After meeting in New York, Lynne Jackson and Charlie Taney formed a working relationship. Jackson says; “Only Divine Providence could have set up the Scott and Taney descendant’s first meeting around an amazing play written by a Taney about Scott and Taney descendants meeting for the first time! I had hoped to meet and draw them out over time to build a relationship through the Foundation’s work and they actually contacted me. It was a highlight for me personally and for the Foundation’s 10th anniversary.”
Jackson is the founder and president of the Dred Scott Heritage Foundation in St. Louis and needed help with a strategic plan. Taney consults with non-profits and offered to work pro bono with Jackson on this project. After successfully completing the strategic plan, Jackson invited Taney to Dred Scott Presents Sons & Daughters of Reconciliation, a December 2016 conference in St. Louis hosted by the Dred Scott Heritage Foundation. At this event the Taney and Scott families participated in a public reconciliation. Taney recognized the harm caused to African Americans by the infamous Dred Scott decision authored by Roger Brooke Taney, and formally apologized for the Taney family to the Scott family. In turn, the Scott family formally forgave the Taney family. The result is a new foundation of trust, and a commitment to work together on the reconciliation of black and white America. Charlie Taney says, “Working with Lynne Jackson and the Scott family on reconciliation has been an important and deeply moving experience. “
Another work of art, the statue of Roger Brooke Taney in Annapolis, is bringing the Scott’s and Taney’s together again. On March 6, 2017, the 160th anniversary of the Dred Scott decision, they will be at the Taney statue in front of the Maryland State House. They are coming together on March 6th for two reasons. First, to reconfirm the reconciliation of the Scott’s and Taney’s, with accompanying apology and forgiveness. Second, to speak against the removal of the Taney statue. Instead, they see an opportunity for reconciliation via the erection of a statue of Dred Scott to stand side-by-side with Roger Brooke Taney, along with an educational display on the Dred Scott decision and its aftermath. And, they will help raise the funds for the Dred Scott statue. The Scott’s and Taney’s believe that Americans should learn from their history, not bury their history.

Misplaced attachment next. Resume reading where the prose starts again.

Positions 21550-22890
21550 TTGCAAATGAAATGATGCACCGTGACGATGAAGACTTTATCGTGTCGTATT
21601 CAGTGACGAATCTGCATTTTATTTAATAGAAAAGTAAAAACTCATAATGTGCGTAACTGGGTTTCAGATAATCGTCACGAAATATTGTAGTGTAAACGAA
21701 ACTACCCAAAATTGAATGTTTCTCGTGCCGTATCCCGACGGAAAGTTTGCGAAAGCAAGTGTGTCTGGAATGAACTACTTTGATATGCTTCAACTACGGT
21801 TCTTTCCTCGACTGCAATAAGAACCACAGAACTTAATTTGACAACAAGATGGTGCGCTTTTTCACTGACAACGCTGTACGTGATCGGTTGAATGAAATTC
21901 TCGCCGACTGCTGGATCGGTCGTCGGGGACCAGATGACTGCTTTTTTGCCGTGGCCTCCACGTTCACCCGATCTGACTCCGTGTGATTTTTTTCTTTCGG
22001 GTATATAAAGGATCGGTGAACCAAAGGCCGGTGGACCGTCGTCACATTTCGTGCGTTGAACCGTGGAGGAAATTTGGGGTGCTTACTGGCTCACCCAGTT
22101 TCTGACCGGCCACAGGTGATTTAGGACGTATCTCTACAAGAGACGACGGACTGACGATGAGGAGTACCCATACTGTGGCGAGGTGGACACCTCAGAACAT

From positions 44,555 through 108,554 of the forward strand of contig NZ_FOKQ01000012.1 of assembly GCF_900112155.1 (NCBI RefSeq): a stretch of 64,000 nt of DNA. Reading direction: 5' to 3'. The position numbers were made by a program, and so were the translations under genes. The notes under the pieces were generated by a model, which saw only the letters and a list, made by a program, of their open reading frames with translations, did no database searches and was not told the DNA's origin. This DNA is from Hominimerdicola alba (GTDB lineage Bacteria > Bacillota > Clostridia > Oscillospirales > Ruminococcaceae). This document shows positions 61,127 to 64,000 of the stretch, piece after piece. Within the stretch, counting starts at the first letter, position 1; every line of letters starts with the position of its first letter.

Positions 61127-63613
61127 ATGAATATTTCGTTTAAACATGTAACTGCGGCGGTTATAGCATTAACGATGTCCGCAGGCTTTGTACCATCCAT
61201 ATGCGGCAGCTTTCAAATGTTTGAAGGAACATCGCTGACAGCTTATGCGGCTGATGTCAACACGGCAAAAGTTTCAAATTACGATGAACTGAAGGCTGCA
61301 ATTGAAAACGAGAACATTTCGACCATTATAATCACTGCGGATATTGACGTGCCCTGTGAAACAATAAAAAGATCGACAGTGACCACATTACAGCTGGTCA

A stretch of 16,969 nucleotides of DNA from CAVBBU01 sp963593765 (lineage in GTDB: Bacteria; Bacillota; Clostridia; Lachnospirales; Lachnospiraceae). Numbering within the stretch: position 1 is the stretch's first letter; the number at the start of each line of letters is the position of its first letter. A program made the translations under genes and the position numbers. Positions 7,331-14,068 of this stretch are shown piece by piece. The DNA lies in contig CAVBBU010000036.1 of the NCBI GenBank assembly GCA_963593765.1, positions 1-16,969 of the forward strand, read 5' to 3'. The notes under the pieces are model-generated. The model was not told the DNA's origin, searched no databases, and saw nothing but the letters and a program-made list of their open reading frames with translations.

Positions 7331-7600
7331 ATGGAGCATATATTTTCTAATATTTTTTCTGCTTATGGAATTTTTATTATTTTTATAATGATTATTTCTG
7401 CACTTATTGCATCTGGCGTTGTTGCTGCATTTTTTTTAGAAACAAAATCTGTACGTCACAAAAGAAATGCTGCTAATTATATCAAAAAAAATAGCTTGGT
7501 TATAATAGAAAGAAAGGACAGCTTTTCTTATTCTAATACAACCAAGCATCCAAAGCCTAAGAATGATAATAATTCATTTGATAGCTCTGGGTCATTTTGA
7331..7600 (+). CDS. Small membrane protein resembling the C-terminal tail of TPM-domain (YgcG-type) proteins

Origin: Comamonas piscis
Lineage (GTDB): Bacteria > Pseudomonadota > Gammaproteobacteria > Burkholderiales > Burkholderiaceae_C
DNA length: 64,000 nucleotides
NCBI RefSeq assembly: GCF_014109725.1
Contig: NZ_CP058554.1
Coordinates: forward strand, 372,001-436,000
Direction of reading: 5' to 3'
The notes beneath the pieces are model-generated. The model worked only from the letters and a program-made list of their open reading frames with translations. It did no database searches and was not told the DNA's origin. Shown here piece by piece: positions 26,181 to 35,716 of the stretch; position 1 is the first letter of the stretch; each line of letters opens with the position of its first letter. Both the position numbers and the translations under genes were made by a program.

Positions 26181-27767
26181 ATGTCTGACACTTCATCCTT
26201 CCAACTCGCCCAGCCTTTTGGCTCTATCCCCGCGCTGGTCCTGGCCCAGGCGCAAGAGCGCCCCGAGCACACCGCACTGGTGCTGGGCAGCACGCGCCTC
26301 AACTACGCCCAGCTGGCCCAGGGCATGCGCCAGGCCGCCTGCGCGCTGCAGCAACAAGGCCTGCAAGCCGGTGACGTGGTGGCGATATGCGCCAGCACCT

On the morning of March 6th, a reading of A Man of His Time will be performed.
As President Obama said in his remarks at Reverend Pickney’s funeral after the 2015 Charleston massacre; “Justice grows out of our recognition of each other”.
By Dana Riek, Guest Reviewer
Descendants of Dred Scott and Roger Taney Meet in New York
May 13 & 14, 2016
Kaitlyn Taney Billingsley and her father Charlie Taney, great-great nephew of the Justice that read the Dred Scott Decision are meeting for the first time. The host is the Actor’s Studio in New York, under the direction of Ms. Estelle Parsons, they play is a realistic fictitious account that Ms. Billingsley conceived could happen as portrayed by the two actors.